How not to do it – lessons from Volkswagen six months on

What comes to mind when I mention ‘Volkswagen’? No doubt your initial reaction would be to associate the car manufacturers with the not so little mishap they encountered last year. The recent edition of Wildfire discusses how Volkswagen (VW) have become the perfect example of how not to do public relations, and the practical lessons to be learnt from the company’s faults. To be more specific, I am referring to last September when the Environmental Protection Agency (EPA) found that Volkswagen had been misleading their consumers into trusting that the car engines were environmentally friendly. The unfortunate reality revealed itself to be quite the opposite, as the company admitted to having cheated emissions tests in the US and confirmed the production of 600,000 diesel vehicles which were emitting up to 40 times the legal pollution limits.

It has been six months since VW came clean about their dirty emissions, and it’s interesting to see how the company’s PR tactics have progressed during that time.

For the duration of the time that has passed since admitting to having deceived consumers, the car manufacturers have kept a lengthy distance from the media’s spotlight. However, as talks slowly begin to resurface this month around the 2018 release of their newly improved family Polo hatchback, it would seem VW are gradually preparing to make their comeback. Having read a recent article in the Wall Street Journal (WSJ) it would certainly seem that they’re working towards generating attention around their new company culture, and this is a message that will need to travel far and wide before consumers willingly move on from the company’s wrongdoings.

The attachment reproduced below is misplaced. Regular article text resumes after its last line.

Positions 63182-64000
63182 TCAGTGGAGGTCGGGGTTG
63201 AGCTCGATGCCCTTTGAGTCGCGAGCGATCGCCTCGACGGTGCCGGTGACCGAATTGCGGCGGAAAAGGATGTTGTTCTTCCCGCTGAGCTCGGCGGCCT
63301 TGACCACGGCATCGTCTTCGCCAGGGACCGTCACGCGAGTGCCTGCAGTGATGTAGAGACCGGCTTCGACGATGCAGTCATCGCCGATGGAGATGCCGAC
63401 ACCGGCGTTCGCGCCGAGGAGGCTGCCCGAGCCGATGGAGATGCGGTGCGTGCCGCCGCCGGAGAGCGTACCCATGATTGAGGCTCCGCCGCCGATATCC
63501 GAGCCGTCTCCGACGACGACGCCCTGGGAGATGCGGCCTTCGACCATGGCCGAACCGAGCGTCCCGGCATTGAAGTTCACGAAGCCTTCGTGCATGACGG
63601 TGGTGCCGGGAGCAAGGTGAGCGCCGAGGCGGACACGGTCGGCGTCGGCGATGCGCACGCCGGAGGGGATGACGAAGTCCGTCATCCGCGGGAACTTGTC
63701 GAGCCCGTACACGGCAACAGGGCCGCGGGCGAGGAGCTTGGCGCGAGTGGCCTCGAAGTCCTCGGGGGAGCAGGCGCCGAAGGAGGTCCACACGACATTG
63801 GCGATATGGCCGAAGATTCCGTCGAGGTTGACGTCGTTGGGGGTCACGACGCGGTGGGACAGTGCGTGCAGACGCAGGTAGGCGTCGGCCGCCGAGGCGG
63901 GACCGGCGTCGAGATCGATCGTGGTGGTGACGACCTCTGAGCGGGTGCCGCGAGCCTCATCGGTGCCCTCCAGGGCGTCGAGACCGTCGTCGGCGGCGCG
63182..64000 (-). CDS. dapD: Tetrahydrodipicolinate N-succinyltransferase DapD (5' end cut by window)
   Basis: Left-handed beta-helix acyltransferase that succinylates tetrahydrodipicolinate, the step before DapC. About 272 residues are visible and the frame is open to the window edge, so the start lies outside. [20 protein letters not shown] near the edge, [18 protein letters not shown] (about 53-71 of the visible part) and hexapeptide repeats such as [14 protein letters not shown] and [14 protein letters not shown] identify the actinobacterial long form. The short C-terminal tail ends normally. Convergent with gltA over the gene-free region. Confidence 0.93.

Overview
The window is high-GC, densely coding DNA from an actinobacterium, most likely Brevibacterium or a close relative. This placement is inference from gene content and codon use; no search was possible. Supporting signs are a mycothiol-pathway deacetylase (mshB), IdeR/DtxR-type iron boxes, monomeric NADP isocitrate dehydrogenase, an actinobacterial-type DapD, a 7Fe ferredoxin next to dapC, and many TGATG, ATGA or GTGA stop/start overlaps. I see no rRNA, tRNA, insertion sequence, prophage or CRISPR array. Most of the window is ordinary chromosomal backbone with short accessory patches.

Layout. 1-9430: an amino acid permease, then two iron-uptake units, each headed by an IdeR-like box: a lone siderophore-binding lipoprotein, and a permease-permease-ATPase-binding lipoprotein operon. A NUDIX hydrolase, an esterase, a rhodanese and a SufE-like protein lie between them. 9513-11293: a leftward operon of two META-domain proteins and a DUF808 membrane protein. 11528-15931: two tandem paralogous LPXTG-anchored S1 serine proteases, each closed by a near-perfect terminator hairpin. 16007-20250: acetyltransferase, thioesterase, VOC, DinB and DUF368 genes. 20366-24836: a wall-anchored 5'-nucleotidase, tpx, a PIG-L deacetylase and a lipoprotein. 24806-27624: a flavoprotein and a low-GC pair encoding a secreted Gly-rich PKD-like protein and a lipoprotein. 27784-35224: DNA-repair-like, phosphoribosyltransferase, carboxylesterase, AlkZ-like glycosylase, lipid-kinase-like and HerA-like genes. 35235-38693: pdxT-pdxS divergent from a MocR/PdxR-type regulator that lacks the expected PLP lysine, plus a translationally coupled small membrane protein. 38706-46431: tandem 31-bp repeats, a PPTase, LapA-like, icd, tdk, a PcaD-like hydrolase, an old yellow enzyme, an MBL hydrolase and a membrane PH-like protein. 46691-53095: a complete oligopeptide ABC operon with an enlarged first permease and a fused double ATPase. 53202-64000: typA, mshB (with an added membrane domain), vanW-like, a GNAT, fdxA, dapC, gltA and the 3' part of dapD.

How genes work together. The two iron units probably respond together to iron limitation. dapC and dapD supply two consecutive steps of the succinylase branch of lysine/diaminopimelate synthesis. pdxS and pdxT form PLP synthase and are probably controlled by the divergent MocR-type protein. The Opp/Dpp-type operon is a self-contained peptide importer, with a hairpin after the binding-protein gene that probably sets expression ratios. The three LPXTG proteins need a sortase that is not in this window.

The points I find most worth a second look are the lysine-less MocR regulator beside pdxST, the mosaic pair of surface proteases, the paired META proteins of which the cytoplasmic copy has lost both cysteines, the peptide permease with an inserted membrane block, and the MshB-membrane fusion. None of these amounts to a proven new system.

The WSJ article also refers to the discussions taking place between EPA US authorities and VW regarding the potential production of electrical vehicles in Tennessee as a means of making amends. The aim of this potential agreement would be to make a network of charging stations for electrical vehicles in the US, but this is yet to be confirmed, and at this point, does the confirmation really matter? Matthias Müller, the new CEO, is quoted saying, “The difference is like night and day”, and this is exactly what the VW consumers need to hear, repeatedly and in equal measures of clarity until the release of the flagship Polo family SUV in 2018.

Six months on from not only the embarrassing events of 2015, but even more so, the distressing tactics used to control the situation, and it appears a more thoughtful approach is being taken to the re-emergence of the band.  Having stayed under the radar for a few months, the next move for VW will be essential in rebuilding their brand loyalty with consumers. Particularly in an age where smart cars and environmental consciousness are becoming a required fashion for more people, wiping the VW slate clean of the smog left from this organisational disaster is going to be key moving forward.

Wildfire is the BlueSky Education publication dedicated to providing the business education community with media insights and advice to improve the visibility of your institution, staff and students.  To read the most recent edition download the recent edition of Wildfire here.

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